Bee.Watch is a trading name of uWatch Ltd. Bee.Watch is well known for it’s award-winning Upstairs Downstairs (UD) Hive Kit that deters wasps and small mammals from entering hives and is making bees and beekeepers happy across the nation.

Bee.Watch also offers a range of reporting apps – Beekeeper (hive management), Bystander (citizen science) and Non-beekeeper (pesticide management). All working collectively to enable communities to work together to keep hives healthy and beekeepers happy. In the only country in Europe where Beekeepers do not have to be registered, it is hard for pesticide users to know where hives are, let alone efficiently communicate all types of planned treatments with hive owners. uWatch Ltd staff keep bees in the centre of an agricultural area and local bee keepers, alongside staff had been experiencing growing colony losses since 2015 and virtually no swarms. This needed a resolution and the team got to work developing a reporting system named Bee.Watch. 

In 2019 the system was extended to keep records for individual hives using QR Codes. Working with the University of Hertfordshire, we introduced Pesticide Eco toxicity reports, which illustrate the impact of pesticides’ active ingredients on the surrounding flora and fauna via a traffic lights system. The associated alerts warn beekeepers if some form of protection is required for their hives. We signed up for the BeeConnected system for reporting pesticides and in 2019 used Bee.Watch alongside it. We had 2 alerts from BeeConnected and 179 from Bee.Watch. Our data showed that of all commercial treatments, 50% included Glyphosate. 

ApiTrace Africa

Bee.Watch's apiary management system developed in the UK has been localised for Africa to deliver food traceability for African honey, and is known as ApiTrace, which turns a predominantly domestic product into an exportable cash crop.

From hives identified by QR Codes through local honey processing hubs (HPH) to wholesalers and contaminant testing, the source of all honey throughout the food chain is known. All bee keepers are registered and given a vocational qualification in Apiculture by the local Bee Inspector who’s ApiTrace app is currently available in English, French and Swahili and works even if there is no GSM signal available.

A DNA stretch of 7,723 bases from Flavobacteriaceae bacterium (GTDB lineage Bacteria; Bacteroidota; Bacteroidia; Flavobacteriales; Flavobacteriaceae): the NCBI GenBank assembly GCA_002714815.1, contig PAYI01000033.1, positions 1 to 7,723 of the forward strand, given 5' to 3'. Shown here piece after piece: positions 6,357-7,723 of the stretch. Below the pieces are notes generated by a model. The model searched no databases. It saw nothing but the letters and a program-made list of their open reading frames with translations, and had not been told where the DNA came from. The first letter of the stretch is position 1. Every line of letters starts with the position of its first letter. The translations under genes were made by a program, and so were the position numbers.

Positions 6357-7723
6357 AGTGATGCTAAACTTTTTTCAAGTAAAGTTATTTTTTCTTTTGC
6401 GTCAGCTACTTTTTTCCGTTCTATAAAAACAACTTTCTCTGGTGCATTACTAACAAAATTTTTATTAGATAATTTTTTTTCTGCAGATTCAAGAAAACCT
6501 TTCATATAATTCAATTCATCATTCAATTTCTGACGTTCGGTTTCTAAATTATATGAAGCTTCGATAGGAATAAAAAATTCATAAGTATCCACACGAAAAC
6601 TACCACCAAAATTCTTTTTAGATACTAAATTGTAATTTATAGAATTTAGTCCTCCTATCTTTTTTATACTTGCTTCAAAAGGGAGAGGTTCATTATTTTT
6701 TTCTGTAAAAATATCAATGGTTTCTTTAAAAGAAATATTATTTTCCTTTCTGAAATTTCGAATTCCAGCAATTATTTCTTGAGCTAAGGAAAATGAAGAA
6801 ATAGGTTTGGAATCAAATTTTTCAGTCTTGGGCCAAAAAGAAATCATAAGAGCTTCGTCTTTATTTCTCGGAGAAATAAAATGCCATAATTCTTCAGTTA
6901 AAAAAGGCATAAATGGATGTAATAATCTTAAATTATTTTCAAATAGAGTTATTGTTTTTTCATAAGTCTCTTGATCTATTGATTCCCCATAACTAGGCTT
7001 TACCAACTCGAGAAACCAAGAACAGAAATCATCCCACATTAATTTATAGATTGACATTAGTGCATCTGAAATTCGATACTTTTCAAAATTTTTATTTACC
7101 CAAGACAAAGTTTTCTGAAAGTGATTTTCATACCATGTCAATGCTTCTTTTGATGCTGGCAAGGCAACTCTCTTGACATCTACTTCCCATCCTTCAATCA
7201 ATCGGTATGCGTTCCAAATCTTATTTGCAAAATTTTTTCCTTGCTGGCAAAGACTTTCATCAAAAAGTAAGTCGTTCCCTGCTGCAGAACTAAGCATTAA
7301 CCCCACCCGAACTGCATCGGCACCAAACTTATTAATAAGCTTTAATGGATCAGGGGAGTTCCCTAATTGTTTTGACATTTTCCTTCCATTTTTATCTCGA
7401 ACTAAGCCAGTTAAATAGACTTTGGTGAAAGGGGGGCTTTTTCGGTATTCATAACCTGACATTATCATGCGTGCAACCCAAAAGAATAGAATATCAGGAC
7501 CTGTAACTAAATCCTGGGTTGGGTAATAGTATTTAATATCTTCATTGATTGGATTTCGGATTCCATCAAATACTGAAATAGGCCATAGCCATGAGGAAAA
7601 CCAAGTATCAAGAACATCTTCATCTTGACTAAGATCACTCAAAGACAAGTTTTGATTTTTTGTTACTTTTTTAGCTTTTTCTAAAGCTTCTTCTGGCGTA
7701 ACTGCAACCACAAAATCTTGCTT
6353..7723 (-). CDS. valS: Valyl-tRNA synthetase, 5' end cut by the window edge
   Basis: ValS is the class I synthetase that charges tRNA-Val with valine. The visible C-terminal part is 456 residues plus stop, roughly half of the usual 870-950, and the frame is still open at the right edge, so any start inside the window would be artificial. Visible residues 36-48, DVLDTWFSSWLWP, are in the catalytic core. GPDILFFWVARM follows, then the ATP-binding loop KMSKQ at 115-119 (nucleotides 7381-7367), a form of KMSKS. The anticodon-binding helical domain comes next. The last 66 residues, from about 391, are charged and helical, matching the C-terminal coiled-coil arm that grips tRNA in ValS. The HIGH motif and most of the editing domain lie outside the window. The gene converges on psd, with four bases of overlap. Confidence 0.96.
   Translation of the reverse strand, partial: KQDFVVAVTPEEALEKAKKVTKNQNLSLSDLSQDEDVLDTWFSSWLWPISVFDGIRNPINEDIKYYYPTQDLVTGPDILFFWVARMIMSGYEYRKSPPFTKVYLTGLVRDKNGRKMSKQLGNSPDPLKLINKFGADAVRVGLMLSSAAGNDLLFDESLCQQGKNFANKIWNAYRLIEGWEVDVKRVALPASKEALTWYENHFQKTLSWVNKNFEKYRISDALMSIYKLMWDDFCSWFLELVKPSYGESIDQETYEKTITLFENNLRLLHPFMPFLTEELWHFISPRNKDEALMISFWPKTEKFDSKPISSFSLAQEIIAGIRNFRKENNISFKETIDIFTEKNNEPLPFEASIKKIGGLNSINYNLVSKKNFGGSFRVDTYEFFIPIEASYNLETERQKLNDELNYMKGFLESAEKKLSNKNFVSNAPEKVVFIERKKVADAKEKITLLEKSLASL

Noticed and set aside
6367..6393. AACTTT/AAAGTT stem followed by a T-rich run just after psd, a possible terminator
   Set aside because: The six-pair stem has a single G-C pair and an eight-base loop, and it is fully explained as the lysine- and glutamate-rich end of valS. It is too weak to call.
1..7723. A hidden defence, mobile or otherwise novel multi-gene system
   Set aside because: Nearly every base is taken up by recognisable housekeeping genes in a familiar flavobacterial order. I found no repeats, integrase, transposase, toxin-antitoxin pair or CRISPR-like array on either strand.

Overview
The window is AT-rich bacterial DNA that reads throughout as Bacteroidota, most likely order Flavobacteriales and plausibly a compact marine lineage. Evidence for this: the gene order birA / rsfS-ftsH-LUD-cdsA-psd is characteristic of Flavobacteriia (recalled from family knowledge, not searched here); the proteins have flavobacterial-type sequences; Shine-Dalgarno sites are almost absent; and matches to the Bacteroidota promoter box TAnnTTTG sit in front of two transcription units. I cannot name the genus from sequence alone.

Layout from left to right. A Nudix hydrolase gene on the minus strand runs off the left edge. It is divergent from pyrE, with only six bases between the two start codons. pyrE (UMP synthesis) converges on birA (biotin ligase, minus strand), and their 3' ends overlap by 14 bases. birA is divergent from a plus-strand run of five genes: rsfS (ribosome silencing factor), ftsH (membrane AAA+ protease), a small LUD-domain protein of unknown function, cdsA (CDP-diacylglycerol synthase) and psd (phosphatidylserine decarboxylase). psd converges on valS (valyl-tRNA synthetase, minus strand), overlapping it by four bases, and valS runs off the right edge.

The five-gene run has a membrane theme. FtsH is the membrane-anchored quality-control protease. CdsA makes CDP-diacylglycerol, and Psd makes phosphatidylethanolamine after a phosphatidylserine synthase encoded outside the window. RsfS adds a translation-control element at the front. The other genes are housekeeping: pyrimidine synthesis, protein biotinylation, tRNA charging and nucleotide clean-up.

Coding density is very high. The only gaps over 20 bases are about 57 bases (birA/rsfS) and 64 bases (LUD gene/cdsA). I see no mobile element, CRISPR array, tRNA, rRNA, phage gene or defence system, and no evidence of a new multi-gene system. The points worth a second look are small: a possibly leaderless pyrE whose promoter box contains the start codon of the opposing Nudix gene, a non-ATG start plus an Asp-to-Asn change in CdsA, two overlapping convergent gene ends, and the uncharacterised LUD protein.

The Bee Inspector registers new bee keepers, interviews them, inspects their colonies and identifies their skills though a vocational qualification. They then order QR Codes and a honey barrel through the app and subsequently delivers them, carries out a first formal inspection and advises the bee keeper when they should take their first honey crop to the HPH.

At the HPH, the system checks the ID of the bee keeper, weighs their honey and pays them immediately, and can process up to 1500 kg honey per day, extracting and filtering it.

The wholesaler then has access to consistent supplies of consistent quality pre-processed honey that is fully traceable.  Batches are tested for contaminants and if found the Bee Inspector and administrator are immediately notified and the system puts on hold any further inputs from that/those apiaries until the source is discovered.  Preventing contaminants getting in in the first place is less expensive and disruptive than trying to accommodate them later.


The honey processing hub is housed in a bespoke shipping container, powered by solar and wind renewables, includes centrifugal and filtering equipment and an integrated weighing/point of sale facility. Biometrics will be used to identify registered bee keepers and payments will be made directly into their online accounts.


Deliveries of honey will be made in 25li barrels each with an embedded RFID device which will be checked online against what was shipped and be used to identify the component parts of a batch if individual samples are required to be taken.

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